c++Global "placement" delete[]

I am trying to replace new/delete with my own allocator(s). So, overriding placement new and delete - quite happy with that. Looks something like this ...

void* operator new( size_t size, Allocator* a )
    return a->Alloc( size );

template<class T> inline void MyDelete( T* p, Allocator* a )
    if( p )
        a->Free( p );

The C++ language specifies that, for placement delete, you have to explicitly call the ~dtor. The compiler doesn't do it for you. Whether this is a templatised operator delete or explicit function as shown.

See http://www2.research.att.com/~bs/bs_faq2.html#placement-delete

The problem is - how can I get this to work for array delete[]? I know I need to iterate through the array and call ~dtor myself. Therefore I need the size of the array,

Edited for clarity

I can store this information or infer it from the block size. However, the problem is the compiler (MSVC v9) does different things if I am allocating an array of objects with destructors compared to ones without, i.e. if there is a dtor it will allocate an extra 4 bytes. This is because the compiler for standard delete[] needs to do the same thing and can pair up the appropriate code for delete[].

However in my own "placement" delete[] I have no way of knowing what the compiler did or determining safely at compile time if the class has a dtor.


char buf[ 1000 ];

MyClass* pA = new( buf ) MyClass[ 5 ];

Here the value of pA is buf + 4 if there exists ~MyClass() and the amount of memory allocated is sizeof(MyClass) * 5 + 4. However if there is no dtor then pA == buf and the amount of memory allocated is sizeof(MyClass) * 5.

So my question is - is this behaviour a language standard and consistent across compilers or is it a peculiar to MSVC? Has anyone else got a good solution to this problem? I guess the only option is to not use new[] and do the construction myself which is fine but then the calling code syntax is a little unusual .. or force every class to have a destructor.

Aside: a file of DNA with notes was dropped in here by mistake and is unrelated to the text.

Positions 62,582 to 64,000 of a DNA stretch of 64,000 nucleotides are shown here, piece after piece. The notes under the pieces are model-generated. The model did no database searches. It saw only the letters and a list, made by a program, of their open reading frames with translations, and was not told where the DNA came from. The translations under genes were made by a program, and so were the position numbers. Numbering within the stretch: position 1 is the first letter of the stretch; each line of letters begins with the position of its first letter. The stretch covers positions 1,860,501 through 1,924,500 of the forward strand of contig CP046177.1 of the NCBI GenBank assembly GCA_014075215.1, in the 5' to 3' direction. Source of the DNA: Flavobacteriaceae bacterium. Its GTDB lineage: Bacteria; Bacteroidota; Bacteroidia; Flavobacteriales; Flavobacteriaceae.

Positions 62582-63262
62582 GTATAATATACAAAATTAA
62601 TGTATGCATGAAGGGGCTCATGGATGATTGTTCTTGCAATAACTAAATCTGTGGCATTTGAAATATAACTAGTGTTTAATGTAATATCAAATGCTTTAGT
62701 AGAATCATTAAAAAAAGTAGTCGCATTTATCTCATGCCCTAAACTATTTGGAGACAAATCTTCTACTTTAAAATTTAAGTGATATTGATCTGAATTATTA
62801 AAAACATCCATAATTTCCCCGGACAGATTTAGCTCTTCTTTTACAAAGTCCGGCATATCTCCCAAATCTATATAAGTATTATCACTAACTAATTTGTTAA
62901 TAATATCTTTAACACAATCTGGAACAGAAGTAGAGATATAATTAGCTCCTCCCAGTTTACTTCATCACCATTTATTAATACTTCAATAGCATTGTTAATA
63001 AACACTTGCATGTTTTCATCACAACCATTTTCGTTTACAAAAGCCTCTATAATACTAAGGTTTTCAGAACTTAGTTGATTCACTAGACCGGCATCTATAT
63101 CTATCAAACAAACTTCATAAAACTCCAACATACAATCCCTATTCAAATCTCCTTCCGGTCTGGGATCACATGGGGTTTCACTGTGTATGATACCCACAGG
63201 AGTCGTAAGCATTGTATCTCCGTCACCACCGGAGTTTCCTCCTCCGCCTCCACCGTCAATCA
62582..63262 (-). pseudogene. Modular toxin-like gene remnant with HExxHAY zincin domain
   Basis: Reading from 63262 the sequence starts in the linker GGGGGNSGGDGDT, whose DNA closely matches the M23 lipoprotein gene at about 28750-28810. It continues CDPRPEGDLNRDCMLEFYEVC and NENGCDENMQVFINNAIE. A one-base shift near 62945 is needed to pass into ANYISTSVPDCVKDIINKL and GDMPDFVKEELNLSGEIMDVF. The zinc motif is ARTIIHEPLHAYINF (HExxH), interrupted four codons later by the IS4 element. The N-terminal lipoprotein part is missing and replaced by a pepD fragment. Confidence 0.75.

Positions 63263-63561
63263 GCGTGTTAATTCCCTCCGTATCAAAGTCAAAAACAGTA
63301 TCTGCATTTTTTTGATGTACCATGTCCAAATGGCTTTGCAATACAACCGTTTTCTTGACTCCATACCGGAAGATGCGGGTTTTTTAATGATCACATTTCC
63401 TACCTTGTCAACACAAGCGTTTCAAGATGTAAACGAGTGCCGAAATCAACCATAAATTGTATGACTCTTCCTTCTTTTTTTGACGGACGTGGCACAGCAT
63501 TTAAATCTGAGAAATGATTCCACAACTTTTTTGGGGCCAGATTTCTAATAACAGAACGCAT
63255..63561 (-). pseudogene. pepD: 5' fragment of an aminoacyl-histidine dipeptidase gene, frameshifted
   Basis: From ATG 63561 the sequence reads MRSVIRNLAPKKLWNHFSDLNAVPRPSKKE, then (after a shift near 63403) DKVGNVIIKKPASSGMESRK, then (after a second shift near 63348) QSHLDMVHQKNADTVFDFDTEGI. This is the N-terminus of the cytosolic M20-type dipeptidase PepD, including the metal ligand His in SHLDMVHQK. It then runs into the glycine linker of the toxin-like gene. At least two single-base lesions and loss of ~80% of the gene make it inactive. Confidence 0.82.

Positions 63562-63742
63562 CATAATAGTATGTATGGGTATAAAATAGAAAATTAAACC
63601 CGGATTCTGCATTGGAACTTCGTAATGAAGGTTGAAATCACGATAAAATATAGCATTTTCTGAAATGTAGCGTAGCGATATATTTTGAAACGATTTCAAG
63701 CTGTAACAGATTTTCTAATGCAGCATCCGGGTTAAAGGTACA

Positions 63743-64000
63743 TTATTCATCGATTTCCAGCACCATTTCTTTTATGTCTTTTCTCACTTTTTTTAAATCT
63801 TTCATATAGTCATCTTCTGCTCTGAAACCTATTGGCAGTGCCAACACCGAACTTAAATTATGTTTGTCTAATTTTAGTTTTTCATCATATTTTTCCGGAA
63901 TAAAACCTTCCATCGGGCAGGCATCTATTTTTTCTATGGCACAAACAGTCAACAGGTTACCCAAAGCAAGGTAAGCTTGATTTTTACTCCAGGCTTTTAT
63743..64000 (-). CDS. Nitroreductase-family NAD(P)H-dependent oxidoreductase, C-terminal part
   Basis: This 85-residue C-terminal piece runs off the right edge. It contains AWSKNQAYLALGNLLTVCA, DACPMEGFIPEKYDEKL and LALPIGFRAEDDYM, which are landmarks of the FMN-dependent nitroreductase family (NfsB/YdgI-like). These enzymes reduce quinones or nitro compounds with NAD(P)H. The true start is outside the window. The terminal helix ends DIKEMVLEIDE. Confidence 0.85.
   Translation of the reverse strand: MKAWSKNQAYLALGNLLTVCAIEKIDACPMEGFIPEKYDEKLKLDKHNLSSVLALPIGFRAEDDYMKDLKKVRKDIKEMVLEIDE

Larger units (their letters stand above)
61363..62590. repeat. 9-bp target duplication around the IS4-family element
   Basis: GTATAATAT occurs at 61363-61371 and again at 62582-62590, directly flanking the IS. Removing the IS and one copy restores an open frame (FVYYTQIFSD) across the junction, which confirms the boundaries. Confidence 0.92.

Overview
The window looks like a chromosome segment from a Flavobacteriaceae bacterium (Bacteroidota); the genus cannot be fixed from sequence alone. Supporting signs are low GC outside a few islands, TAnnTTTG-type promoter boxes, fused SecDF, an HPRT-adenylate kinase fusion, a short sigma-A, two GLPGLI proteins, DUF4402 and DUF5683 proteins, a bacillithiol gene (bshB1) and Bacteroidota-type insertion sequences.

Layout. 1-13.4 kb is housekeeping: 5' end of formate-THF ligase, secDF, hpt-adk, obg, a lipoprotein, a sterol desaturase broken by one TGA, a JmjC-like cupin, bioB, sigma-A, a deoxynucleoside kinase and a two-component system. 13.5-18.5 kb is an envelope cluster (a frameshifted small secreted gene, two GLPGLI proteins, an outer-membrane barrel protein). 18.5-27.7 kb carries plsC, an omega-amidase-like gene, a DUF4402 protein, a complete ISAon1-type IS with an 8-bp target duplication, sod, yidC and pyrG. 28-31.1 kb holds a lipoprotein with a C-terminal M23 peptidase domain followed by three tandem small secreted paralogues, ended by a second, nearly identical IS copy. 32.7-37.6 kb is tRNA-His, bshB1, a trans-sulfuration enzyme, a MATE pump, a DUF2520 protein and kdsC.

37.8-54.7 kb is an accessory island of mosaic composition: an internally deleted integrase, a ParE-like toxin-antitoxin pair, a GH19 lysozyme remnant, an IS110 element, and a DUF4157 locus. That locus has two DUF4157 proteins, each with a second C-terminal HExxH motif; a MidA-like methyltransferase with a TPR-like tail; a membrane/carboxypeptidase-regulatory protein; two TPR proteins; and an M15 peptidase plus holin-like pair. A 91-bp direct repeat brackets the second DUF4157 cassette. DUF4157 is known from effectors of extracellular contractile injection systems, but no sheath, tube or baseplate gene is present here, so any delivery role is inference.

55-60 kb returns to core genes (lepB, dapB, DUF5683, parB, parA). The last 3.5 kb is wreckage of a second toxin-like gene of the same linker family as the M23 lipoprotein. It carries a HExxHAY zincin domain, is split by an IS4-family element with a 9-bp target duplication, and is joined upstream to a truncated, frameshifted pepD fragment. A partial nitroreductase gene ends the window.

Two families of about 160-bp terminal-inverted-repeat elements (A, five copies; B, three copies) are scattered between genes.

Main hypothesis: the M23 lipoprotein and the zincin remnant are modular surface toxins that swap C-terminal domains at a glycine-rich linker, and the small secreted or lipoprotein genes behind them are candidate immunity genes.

Short answer:

There is no direct support for this usage. If you overload new with a different signature, the compiler considers it an overload of new (not placement new) and adds its own book-keeping code. There is no way (I can find) to say to the compiler "unwind your book-keeping, and call my delete overload matching this signature" - it will only insert code to unwind the book-keeping when calling void operator delete(void* p) or void operator delete[](void* p).

If you do override new with a new signature, the compiler likes you to define a delete with matching signature in case of exceptions during new - this is the only time it gets used.

There is no placement delete in the sense that it is not callable, but it is defined in case of exceptions (to do nothing).

Long answer:

This topic raises some interesting points:

  1. What, exactly, does void* operator new[](size_t sz, Allocator* a) overload?
  2. Is there, or is there not, a "placement delete".
  3. How does one invoke void operator delete[](void* p, Allocator* a), in such a way as the compiler inserts its book-keeping finalization?

Point 1: Much talk about overloading placement new. Given that the compiler is inserting book keeping code, it must be of the opinion that that void* operator new[](size_t sz, Allocator* a) declares an overload of (non-placement) new. It will never insert book-keeping code for placement new, because the point of placement new is you are handling it youself.

Point 2: R.E. "no such thing as placement delete", you will find something that looks awfully like it (and commented as such) in e.g. the VS2k8 new header. It is simply a stub used in cases where an exception occurs during placement new. It does however appear to be true that you cannot invoke placement delete in a meaningful way.

Point 3: If there is a way, I can't find it. This is the heart of the problem.

In terms of a practical solution to the problem, it appears to be a bust.

for example:

//intention: user provides memory pool, compiler works out how many bytes required
//and does its own book-keeping, as it would for a void* operator new[](size_t sz) overload
//calling syntax: CObj* pMyArr = new(pMyMemPool) CObj[20];
void* operator new[](size_t sz, IAlloc* pMemPool)
{ return pMemPool->alloc(sz); }

//problem: don't know the syntax to call this!
//e.g. delete[](pMyMemPool) pMyArr is syntax error
void* operator delete[](void* p, IAlloc* pMemPool)
{ return pMemPool->free(p); }